7:50 – Maybe I spoke too soon. The line hasn’t moved in 20 minutes. Not good.

8:18 – Looks like 45-50 people still ahead of me in line, but the number behind me keeps getting longer. Easily 200+ in the reserved line now, but it appears that the tail end of the walk-in line has wise up and people have started drifting off. Reliable ETA on being out the door is still too tough to calculate.

8:51 – 25 people +/- ahead of me now. Finally made it to the front of the store and back into the shade. Don’t fool yourself, the morning sun in Memphis will peel the hide off ya.

9:30 – front of the line. The look on the faces of those who didn’t preorder is priceless. See below:

9:33 – heading inside. That’s it from the launch in Memphis. I have a few stops to make on the way to the house, but there’ll be more updates once I’m all synced up.

Getting his cut…

On July 1st, the Prevent All Cigarette Trafficking (PACT) Act goes into effect. In theory, this law makes it more difficult for organized crime and terrorists to sell tobacco products on the black market and helps “protect the children.” The reality is that PACT bans shipping tobacco products (excluding cigars) by US Mail and mandates that online sellers validate proof of age at the time of sale and collect applicable state and federal taxes. It also requires that shippers like UPS verify the age of the recipient on delivery. In effect, what PACT does is make it nearly impossible to turn a profit on selling cigarette alternatives without pricing yourself out of the US market. In effect, PACT protects the American tobacco industry from foreign competition and encourages those who smoke to continue doing so by making safer alternatives much more difficult, much more expensive, or altogether impossible to procure.

This troubles me not just because I oppose taxes on a philosophical basis, but also because it was several of these alternative products that helped me put down my last cigarette a month ago tomorrow. When electronic cigarettes proved to lack the requisite “kick” I needed, I did what most good historians do and got busy with the research. Fortunately, I found several forums that led me to Swedish snus.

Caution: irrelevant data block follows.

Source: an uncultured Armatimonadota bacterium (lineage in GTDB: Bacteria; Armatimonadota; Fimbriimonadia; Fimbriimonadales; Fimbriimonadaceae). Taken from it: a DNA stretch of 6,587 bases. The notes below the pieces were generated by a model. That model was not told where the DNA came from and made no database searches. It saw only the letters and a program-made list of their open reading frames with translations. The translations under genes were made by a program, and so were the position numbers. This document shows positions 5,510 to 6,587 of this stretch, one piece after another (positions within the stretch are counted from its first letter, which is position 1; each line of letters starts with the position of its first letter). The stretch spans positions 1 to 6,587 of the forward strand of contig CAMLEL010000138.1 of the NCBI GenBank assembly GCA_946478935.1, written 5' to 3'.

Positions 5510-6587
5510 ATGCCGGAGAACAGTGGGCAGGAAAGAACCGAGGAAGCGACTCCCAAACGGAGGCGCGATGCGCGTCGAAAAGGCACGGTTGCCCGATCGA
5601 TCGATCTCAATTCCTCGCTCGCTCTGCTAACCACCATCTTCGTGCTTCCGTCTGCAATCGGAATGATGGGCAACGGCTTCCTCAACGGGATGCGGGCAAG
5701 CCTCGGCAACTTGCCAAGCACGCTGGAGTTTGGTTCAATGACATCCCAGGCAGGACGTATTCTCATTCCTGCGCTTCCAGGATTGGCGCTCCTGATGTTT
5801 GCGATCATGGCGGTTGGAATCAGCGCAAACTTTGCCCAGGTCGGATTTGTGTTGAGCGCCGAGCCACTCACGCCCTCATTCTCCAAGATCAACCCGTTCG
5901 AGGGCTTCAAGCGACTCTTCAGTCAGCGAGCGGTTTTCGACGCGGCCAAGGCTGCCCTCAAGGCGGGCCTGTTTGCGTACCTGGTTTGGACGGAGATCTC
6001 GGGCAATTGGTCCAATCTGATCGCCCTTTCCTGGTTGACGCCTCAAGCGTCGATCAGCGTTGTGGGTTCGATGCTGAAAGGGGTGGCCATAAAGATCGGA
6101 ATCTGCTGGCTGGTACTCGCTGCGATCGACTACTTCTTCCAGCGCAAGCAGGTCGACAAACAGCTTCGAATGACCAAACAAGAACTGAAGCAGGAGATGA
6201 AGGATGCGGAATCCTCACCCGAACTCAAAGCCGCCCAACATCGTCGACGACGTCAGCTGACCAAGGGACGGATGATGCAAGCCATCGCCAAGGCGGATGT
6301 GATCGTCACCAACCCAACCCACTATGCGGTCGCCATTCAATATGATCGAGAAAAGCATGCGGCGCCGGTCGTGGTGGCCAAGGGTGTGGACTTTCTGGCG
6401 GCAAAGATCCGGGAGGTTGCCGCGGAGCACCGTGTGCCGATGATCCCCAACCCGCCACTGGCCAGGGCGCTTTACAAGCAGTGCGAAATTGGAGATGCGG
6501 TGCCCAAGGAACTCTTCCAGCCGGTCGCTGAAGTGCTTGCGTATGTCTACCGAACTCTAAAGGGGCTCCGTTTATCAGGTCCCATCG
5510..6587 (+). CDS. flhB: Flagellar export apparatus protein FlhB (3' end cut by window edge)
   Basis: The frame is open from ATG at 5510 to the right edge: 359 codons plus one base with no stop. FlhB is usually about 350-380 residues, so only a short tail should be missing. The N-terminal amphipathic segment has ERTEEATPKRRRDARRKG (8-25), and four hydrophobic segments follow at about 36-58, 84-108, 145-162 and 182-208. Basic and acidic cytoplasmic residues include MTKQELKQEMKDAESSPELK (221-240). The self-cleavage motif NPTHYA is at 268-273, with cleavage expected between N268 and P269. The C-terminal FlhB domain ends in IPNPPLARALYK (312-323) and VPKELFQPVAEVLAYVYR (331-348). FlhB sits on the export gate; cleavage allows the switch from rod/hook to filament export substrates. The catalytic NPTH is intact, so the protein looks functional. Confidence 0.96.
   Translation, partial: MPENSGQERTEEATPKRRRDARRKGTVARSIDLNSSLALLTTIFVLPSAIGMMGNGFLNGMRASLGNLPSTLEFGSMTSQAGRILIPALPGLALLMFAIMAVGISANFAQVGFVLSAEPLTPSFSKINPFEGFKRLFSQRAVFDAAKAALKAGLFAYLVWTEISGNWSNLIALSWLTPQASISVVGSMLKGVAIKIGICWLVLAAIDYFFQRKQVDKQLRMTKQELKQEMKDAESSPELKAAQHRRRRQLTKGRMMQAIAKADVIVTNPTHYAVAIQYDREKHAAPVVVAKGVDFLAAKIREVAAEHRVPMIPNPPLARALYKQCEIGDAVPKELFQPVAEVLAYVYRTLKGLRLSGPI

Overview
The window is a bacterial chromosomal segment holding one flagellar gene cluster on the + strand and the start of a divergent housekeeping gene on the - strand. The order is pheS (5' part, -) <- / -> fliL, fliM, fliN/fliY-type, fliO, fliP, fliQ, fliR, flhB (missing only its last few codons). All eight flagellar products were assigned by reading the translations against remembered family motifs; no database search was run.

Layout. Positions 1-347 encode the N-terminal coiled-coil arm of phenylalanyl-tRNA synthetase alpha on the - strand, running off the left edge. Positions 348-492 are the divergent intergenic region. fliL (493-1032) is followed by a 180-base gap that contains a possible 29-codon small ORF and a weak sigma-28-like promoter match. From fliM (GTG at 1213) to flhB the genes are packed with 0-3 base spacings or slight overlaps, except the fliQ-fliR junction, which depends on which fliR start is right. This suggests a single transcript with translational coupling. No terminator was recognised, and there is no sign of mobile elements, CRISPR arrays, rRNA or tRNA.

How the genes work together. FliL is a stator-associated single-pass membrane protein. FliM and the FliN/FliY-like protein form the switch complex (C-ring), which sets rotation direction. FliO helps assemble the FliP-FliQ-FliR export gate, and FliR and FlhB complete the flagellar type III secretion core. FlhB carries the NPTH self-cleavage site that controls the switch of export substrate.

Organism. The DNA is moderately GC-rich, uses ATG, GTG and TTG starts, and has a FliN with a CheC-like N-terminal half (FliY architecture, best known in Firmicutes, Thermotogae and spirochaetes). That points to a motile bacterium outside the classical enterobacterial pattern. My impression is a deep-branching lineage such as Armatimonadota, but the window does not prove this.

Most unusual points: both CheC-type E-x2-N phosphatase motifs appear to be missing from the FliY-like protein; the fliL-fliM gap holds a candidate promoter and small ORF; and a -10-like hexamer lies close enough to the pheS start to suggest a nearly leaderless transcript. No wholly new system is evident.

In Sweden, it’s regulated as a food product and despite 40 years of ongoing studies in that country, they have not been able to link snus with an elevated risk of cancer. Because it’s steam pasteurized instead of smoke cured (they way American tobacco is processed), the tobacco used for snus is basically the textbook definition of a “safer” alternative. It caries a warning label here in the States because the U.S. government doesn’t quite know how to regulate it… and before PACT, they were losing tobacco tax revenue to the small, but growing user base who ordered their product directly from Sweden.

Those days are coming to a close and I’ve laid on a stockpile large enough to see me through at least the next two years without much trouble. After that, Uncle is going to make sure to get his cut and this safer alternative is most likely going to remain undiscovered by the vast majority of people who ever consider having a go at quitting. It’s a shame, really. There’s every chance that I’ll never be stopped for good, but for now I’m (mostly) proof that the alternatives can work… even when you’re not planning on it.

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Things I Learned from Dad…

1. No matter how prepared you think you are, the project you’re working on is going to require more than one trip to the hardware store.

2. Blue cheese dressing is really, really tasty.

3. I can say anything I want to about my family… but woe be unto the outsider who looks at one of them cross-eyed.

4. It’s important to know how to change your own motor oil.

5. When you’re family, distance doesn’t matter.

6. More often than not, the best thing you can do is stay home.

7. I’d rather spend a day with my animals than most people I know.

8. In the summertime, a whole tomato is a perfectly acceptable lunch option.

9. Sometimes the truth hurts, but hurt fades and truth remains.

10. The things you look back on most fondly are usually the moments that didn’t seem that extraordinary at the time.

Father’s Day is usually the time when we build a laundry list of superlatives about our male parental unit. That’s a temptation I’m going out of my way to resist. The relationship between fathers and sons far too complex to distill into generic terms like “best” or “greatest.” God knows there were some rough patches over the years and we both had some culpability there, but we’ve probably got a better and more healthy relationship now than we ever had when we were living under the same roof. Some sons go through their entire lives with a father who’s little more than a genetic donor. For up and down, good and bad, I’ve had a dad. That’s pretty much a jackpot.